Source: SI 97-152557
Source: Space History
|Apollo Telescope Mount
The Apollo Telescope Mount (ATM) was the major scientific instrument aboard Skylab, which was put into earth orbit in May 1973 and operated for 8 months. ATM included eight major scientific instruments as well as a number of smaller experiments, and were designed to be operated by three sets of visiting astronauts. These instruments observed the sun in a broad range of the spectrum from the visual through the x-ray regions. ATM also included a white-light coronagraph, which examined the Sun's outermost atmosphere.
The ATM in the collection is a back-up to the one that was placed in orbit. It consists of three major sections: a 14-foot diameter sunshield, the sunward section of the instrument canister, and the heavy structural spar which carried the instruments within the canister. The ATM was designed and constructed at NASA's Marshall Space Flight Center. The backup ATM at MSFC was disassembled in 1982 and the canister, spar assembly and solar shield were transferred to NASM in September 1982. The canister and sunshield were then re-assembled at NASM and mounted in the Stars gallery against a mural depicting Skylab. It stayed on display until October 1997.
Canister: L: 336 cm (11 feet)
D: 244 cm (8 feet)
Solar Shield: D: 427 cm (14 feet)
L: 244 cm (8 feet)
The major solar instruments are located on an eight sided cruciform optical bench which consists of two ten foot long intersecting perforated metal plates. This assembly, called the "spar" is nested inside a cylindrical canister that in turn is cradled in a complex frame called the "rack". The solar shield forms the base for the rack and the canister. The shield contains aperture doors for each instrument to protect against solar radiation and contamination from surrounding space. The outer structure is made of aluminum and is painted "Cadillac White" - a special highly reflective coating that is designed to outgas quickly and leave the ATM environment clean.
The Apollo Telescope Mount was the major scientific instrument aboard Skylab, which was put into earth orbit in May 1973. This first manned space observatory was operated over a period of eight months by three sets of astronauts. The entire ATM sat on top of the Skylab workshop when the system was launched and was rotated to its working position (orthogonal with respect to the workshop and the Multiple Docking Adapter, to which it was attached) after insertion into orbit. The eight major scientific instruments as well as a number of smaller experiments centered around the ATM were operated by the astronauts from within Skylab. In contrast to all previous solar observations from space, the instruments were not compromised by weight or power restrictions, nor by the need to telemeter observational data to ground stations. The major solar instruments were located on an eight sided optical bench which consisted of two ten-foot intersecting perforated metal plates. The instruments weighed some 2000 lb. each and required over one kilowatt of power - the total experiment power was 2 kilowatts, supplied by four 40-foot solar panels. Most of the instruments recorded data on photographic film which was changed by the astronauts during extra-vehicular forays, as needed.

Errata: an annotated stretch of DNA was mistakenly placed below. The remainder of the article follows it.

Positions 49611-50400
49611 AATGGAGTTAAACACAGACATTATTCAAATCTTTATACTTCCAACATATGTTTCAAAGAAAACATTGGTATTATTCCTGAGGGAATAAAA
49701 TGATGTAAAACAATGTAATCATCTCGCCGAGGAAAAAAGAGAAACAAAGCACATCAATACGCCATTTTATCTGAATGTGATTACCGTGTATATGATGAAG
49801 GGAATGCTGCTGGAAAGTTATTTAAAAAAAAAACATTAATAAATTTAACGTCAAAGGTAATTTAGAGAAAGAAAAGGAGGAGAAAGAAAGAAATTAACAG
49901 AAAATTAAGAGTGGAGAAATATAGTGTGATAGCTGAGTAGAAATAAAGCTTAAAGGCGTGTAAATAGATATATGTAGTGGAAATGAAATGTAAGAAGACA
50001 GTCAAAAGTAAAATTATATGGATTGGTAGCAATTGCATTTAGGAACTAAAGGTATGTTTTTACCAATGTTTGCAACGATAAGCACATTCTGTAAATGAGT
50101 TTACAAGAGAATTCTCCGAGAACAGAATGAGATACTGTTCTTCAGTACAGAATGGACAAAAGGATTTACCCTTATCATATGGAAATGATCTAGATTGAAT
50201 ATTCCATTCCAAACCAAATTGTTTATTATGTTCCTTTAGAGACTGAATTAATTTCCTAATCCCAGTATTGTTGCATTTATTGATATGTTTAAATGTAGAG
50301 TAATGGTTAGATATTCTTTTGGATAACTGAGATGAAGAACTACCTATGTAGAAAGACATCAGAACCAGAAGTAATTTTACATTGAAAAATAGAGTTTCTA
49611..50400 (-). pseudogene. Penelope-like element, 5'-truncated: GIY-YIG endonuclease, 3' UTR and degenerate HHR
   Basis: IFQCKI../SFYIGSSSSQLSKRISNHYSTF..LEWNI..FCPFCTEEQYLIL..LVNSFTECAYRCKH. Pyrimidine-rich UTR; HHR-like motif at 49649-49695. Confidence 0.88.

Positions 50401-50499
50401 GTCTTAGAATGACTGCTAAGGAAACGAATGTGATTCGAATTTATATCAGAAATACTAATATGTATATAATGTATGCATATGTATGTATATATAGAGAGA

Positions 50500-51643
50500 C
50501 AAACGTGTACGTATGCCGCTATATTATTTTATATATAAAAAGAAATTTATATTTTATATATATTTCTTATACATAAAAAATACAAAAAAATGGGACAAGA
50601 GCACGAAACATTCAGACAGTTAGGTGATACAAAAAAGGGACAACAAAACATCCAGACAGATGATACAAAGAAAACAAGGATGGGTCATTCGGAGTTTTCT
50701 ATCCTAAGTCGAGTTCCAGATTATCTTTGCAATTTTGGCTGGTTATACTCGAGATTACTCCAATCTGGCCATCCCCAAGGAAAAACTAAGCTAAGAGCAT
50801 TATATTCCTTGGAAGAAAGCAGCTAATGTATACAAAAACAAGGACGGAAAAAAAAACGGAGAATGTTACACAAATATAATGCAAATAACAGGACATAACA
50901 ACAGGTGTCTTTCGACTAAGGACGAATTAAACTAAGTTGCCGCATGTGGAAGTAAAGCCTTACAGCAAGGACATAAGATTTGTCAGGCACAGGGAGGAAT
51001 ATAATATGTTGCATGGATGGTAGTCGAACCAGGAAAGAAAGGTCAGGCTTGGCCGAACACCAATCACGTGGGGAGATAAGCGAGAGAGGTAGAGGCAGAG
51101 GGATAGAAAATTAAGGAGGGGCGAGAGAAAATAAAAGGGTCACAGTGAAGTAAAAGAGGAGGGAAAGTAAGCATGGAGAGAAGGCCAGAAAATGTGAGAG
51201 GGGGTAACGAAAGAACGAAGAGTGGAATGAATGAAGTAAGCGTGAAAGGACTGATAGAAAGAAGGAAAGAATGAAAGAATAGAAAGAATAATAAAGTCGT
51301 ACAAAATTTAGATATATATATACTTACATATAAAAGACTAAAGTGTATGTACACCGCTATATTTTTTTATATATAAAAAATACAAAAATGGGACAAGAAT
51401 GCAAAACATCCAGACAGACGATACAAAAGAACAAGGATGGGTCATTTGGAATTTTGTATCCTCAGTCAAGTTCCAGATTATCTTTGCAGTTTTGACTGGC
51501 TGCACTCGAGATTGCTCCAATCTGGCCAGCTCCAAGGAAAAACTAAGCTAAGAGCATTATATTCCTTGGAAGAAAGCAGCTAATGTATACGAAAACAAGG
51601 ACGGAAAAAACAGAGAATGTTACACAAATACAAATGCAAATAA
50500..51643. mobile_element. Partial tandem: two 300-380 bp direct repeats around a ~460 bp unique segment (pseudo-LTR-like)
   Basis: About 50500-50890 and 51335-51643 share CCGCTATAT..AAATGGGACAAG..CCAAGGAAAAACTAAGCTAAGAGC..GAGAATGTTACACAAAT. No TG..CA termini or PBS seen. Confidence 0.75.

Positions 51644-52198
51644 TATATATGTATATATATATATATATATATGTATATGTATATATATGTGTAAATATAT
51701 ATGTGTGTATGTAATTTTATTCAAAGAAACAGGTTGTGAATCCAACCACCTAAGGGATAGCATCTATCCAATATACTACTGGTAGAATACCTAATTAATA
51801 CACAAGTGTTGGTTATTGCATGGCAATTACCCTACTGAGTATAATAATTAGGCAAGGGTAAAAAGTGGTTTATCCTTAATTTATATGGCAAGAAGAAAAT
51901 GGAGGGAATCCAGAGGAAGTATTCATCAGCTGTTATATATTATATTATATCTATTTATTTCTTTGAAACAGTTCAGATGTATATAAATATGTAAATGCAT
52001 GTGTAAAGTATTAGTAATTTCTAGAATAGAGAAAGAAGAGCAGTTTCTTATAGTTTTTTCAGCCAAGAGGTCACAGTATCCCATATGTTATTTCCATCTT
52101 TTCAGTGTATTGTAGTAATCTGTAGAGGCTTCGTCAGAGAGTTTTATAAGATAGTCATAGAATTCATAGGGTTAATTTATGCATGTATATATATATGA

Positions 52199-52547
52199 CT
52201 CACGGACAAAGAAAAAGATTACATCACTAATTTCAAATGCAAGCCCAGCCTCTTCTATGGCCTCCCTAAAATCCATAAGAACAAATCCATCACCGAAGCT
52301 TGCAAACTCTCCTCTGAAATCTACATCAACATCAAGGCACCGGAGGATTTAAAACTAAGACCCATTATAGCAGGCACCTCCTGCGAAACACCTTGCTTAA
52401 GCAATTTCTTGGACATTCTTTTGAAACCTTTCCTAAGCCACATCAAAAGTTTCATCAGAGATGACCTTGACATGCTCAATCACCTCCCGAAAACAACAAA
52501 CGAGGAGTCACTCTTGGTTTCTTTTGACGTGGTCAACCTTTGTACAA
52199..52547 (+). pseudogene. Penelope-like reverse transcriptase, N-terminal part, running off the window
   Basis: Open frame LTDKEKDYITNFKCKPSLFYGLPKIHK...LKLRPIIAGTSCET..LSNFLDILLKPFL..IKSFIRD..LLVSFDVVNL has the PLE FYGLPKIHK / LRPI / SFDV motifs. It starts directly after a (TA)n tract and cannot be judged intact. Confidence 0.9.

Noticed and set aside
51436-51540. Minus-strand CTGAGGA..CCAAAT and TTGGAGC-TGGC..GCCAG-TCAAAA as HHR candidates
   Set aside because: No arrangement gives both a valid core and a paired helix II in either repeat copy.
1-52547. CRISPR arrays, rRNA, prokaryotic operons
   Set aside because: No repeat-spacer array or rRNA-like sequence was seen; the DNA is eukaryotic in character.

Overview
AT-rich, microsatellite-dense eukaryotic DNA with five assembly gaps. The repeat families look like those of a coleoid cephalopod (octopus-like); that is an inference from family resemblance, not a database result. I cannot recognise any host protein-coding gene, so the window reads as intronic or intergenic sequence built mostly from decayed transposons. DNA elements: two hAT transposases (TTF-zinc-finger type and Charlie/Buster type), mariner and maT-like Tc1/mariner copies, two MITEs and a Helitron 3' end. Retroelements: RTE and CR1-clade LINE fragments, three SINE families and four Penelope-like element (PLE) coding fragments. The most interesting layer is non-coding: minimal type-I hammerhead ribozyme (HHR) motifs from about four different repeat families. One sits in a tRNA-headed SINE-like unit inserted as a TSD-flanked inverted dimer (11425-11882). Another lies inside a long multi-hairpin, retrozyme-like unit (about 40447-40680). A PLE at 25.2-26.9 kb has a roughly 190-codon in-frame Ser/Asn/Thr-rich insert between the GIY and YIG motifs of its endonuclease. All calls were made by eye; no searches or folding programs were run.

The data captured on the film, which was brought back to earth by the astronauts, far exceeded what could have been obtained through remote sensing and telemetry with the technology of the day. Included in the main telescopes were devices for observing the Sun in a broad range of the electromagnetic spectrum, from the visual through the high energy x-ray region. Telescopes capable of forming images of the surface of the Sun in x-rays greatly increased our understanding of the dynamic character of hot regions on the solar surface, specifically explosive flares, and also the behavior of the newly discovered "coronal holes" - regions where high energy particles are escaping from the Sun at high speed. Other instruments sensitive to the ultraviolet portions of the spectrum also examined these phenomena and were capable of identifying with great accuracy the chemical and physical identity of the elements responsible. Finally, a special instrument called a coronagraph examined the visual nature of the Sun's outermost atmosphere, the Corona, and provided a three dimensional view of the nature of coronal holes. Literally every type of phenomenon known to exist on the surface and in the atmosphere of the Sun was observed in the high energy region of the spectrum inaccessible to telescopes on the surface of the Earth.
Belew, L. F. and E. Stuhlinger, Skylab, A Guidebook. GPO, 1973. NASA EP-107.
Compton, W. D. and C. D. Benson, Living and Working in Space, A History of Skylab. GPO, 1984. NASA SP-4208.
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This page updated: 08/18/99